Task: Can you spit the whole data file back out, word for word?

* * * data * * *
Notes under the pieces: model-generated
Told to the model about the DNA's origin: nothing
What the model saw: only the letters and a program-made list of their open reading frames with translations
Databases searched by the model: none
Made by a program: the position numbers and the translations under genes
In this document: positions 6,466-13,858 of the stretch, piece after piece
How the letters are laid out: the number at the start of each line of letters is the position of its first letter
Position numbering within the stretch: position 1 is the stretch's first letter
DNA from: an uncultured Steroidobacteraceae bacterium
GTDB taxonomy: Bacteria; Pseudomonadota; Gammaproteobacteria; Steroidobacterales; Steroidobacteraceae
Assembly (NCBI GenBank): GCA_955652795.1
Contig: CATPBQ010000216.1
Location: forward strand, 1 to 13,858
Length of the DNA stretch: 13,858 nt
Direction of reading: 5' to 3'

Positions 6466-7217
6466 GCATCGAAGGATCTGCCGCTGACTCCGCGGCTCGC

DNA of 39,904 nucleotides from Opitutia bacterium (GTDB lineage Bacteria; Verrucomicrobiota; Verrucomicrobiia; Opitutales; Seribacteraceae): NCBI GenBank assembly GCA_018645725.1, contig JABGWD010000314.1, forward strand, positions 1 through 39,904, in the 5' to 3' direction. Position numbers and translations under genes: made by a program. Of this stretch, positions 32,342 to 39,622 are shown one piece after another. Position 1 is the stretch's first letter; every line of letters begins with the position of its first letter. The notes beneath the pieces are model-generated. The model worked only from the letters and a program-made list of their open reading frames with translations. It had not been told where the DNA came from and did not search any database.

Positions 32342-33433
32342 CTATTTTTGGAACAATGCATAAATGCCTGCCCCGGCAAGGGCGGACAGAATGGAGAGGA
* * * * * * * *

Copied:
Notes under the pieces: model-generated
Told to the model about the DNA's origin: nothing
What the model saw: only the letters and a program-made list of their open reading frames with translations
Databases searched by the model: none
Made by a program: the position numbers and the translations under genes
In this document: positions 6,466-13,858 of the stretch, piece after piece
How the letters are laid out: the number at the start of each line of letters is the position of its first letter
Position numbering within the stretch: position 1 is the stretch's first letter
DNA from: an uncultured Steroidobacteraceae bacterium
GTDB taxonomy: Bacteria; Pseudomonadota; Gammaproteobacteria; Steroidobacterales; Steroidobacteraceae
Assembly (NCBI GenBank): GCA_955652795.1
Contig: CATPBQ010000216.1
Location: forward strand, 1 to 13,858
Length of the DNA stretch: 13,858 nt
Direction of reading: 5' to 3'

Positions 6466-7217
6466 GCATCGAAGGATCTGCCGCTGACTCCGCGGCTCGC

DNA of 39,904 nucleotides from Opitutia bacterium (GTDB lineage Bacteria; Verrucomicrobiota; Verrucomicrobiia; Opitutales; Seribacteraceae): NCBI GenBank assembly GCA_018645725.1, contig JABGWD010000314.1, forward strand, positions 1 through 39,904, in the 5' to 3' direction. Position numbers and translations under genes: made by a program. Of this stretch, positions 32,342 to 39,622 are shown one piece after another. Position 1 is the stretch's first letter; every line of letters begins with the position of its first letter. The notes beneath the pieces are model-generated. The model worked only from the letters and a program-made list of their open reading frames with translations. It had not been told where the DNA came from and did not search any database.

Positions 32342-33433
32342 CTATTTTTGGAACAATGCATAAATGCCTGCCCCGGCAAGGGCGGACAGAATGGAGAGGA